Safety Issues With Etodolac

Specific Precautions and Warnings With Etodolac

Warnings and precautions to be aware of before taking etodolac include the following:
 
  • Certain medications can interact with etodolac (see Drug Interactions With Etodolac).
     
  • All NSAIDs, including etodolac, have been reported to cause cardiovascular events, such as heart attack or stroke, which can result in loss of life. People with cardiovascular disease or who have risk factors for the condition appear to be at greater risk. To decrease the chances of these problems occurring, you should take the smallest effective dose for the shortest period of time. Call 911 if you notice:
 
    • Chest pain
    • Shortness of breath
    • Weakness
    • Slurred speech.
 
  • All NSAIDs, including etodolac, may cause high blood pressure or make it worse. Therefore, etodolac should be used with caution in people with known high blood pressure.
     
  • All NSAIDs, including etodolac, may cause congestive heart failure or swelling. Contact your healthcare provider if you notice unexplained weight gain or swelling. In addition, etodolac should be used with caution in people with heart failure.
     
  • All NSAIDs, including etodolac, have been known to cause problems in the stomach and intestines, including bleeding (known as gastrointestinal bleeding), stomach ulcers, or holes in the stomach or intestines (perforations). These problems can lead to serious complications or even loss of life. Thus, extreme caution should be used if etodolac is prescribed for people with a history of ulcers or gastrointestinal bleeding. To decrease the chances of these problems occurring, you should take the smallest effective dose for the shortest period of time. Contact your healthcare provider immediately if you experience any signs of stomach ulcers or bleeding, including:
 
    • Stomach pain
    • Indigestion
    • Black, tarry stools
    • Vomiting blood.
 
  • Kidney damage can happen in people taking NSAIDs, including etodolac. It is more common in people with kidney disease, heart failure, liver problems, those taking diuretics or ACE inhibitor medication, and the elderly.
     
  • Liver damage can also occur with etodolac. Contact your healthcare provider immediately if you notice:
 
    • Nausea
    • Tiredness
    • Lethargy
    • Itchy or yellowing skin
    • Abdominal pain
    • Flu-like symptoms.
 
  • NSAIDs, including etodolac, have been reported to cause allergic reactions. Seek emergency medical attention immediately if you notice things such as difficulty breathing and swelling of the face and throat.
     
  • In rare cases, people taking etodolac can develop a serious rash. If you notice an unexplained rash or blisters, fever, or itchy skin, stop taking etodolac and call your healthcare provider.
     
  • If you are an alcoholic or drink alcohol frequently, discuss this with your healthcare provider prior to starting etodolac. Alcohol can affect the way the liver works, indirectly affecting the way etodolac works.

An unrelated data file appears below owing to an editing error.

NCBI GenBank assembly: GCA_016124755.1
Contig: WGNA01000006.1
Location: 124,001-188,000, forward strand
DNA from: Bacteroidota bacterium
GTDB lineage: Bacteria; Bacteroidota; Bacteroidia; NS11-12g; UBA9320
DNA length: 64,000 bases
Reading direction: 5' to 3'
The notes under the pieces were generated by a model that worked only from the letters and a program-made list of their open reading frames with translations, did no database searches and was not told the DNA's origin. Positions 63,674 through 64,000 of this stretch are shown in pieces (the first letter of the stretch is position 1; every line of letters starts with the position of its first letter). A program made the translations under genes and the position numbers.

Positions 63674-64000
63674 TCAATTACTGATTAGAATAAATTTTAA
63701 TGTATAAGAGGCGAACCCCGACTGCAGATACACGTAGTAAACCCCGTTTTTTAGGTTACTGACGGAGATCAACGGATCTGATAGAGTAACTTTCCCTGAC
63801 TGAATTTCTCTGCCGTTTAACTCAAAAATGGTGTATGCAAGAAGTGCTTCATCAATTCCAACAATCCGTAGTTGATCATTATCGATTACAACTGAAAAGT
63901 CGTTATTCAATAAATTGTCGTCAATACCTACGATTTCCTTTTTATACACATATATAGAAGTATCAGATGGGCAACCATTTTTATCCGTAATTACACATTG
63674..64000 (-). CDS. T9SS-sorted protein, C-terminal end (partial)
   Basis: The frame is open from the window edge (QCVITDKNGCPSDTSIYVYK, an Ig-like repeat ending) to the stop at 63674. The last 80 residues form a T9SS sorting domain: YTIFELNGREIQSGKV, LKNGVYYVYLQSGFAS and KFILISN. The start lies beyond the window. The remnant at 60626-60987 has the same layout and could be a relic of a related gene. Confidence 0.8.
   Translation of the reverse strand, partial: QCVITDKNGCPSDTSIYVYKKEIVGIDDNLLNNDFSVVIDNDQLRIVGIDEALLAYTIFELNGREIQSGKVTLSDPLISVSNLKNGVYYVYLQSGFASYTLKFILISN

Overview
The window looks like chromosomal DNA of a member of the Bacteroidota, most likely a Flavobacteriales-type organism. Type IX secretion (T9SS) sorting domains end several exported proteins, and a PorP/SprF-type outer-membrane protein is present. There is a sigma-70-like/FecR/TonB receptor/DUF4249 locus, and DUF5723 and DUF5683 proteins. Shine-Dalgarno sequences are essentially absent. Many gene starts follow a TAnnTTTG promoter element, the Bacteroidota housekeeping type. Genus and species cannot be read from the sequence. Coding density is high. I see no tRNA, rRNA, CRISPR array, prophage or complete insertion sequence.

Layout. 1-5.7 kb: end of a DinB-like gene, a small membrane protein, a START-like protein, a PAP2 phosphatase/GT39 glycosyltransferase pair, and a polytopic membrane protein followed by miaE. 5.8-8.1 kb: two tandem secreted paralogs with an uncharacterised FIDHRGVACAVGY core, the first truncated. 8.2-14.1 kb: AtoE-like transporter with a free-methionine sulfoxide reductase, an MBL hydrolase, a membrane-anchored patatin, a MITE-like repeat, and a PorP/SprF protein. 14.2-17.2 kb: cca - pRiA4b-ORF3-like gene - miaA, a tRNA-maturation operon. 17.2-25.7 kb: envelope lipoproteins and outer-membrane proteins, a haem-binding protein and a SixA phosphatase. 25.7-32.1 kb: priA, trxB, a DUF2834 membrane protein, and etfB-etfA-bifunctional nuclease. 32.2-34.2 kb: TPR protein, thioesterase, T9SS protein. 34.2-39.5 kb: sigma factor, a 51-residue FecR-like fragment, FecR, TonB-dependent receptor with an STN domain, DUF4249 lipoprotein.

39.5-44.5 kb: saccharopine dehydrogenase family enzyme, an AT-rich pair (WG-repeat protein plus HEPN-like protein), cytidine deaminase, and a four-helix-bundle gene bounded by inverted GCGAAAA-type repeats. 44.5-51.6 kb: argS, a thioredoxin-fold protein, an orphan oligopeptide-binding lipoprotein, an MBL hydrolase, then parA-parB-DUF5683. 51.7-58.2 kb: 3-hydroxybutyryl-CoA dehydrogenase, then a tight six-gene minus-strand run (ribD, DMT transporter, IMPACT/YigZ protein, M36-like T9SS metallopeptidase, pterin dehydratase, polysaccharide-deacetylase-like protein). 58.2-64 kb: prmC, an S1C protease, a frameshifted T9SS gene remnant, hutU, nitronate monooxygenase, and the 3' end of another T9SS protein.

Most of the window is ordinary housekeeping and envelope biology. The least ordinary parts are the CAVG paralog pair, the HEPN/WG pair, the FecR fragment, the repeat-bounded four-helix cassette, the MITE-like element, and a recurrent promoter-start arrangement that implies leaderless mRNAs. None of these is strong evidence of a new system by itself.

• NSAIDS have been known to cause an increase in liver enzymes. Therefore, you should have a blood test that looks at your liver function before starting etodolac and then again 12 weeks after treatment has started.
     
  • Etodolac has been known to cause anemia. Therefore, if you are taking the drug for an extended amount of time and show signs of anemia, talk to your healthcare provider.
     
  • You should not take etodolac with other NSAIDs, as this may increase your risk for any of the problems discussed in this article. Many NSAIDs are available without a prescription, so read labels carefully. Examples of NSAIDs include:
 
 
  • Etodolac is a pregnancy Category C medicine, meaning that it could potentially cause harm to your unborn child. If you are pregnant, you should only take etodolac if the benefit outweighs the risk to the fetus. Etodolac is not recommended for women in the third trimester of pregnancy because it can cause injury and even death to the developing fetus. If you become pregnant while taking etodolac, contact your healthcare provider immediately (see Lodine and Pregnancy for more information).
     
  • If you are nursing, it is recommended that you not take etodolac. Therefore, if you are taking etodolac and nursing, ask your healthcare provider whether to stop nursing or to discontinue the medicine.
     
Top Foods to Fight Inflammation

Etodolac Medication

Terms of Use
Advertise with Us
Contact Us
About eMedTV
Privacy Policy
Copyright © 2006-2017 Clinaero, Inc.
eMedTV serves only as an informational resource. This site does not dispense medical advice or advice of any kind. Site users seeking medical advice about their specific situation should consult with their own physician. Click Terms of Use for more information.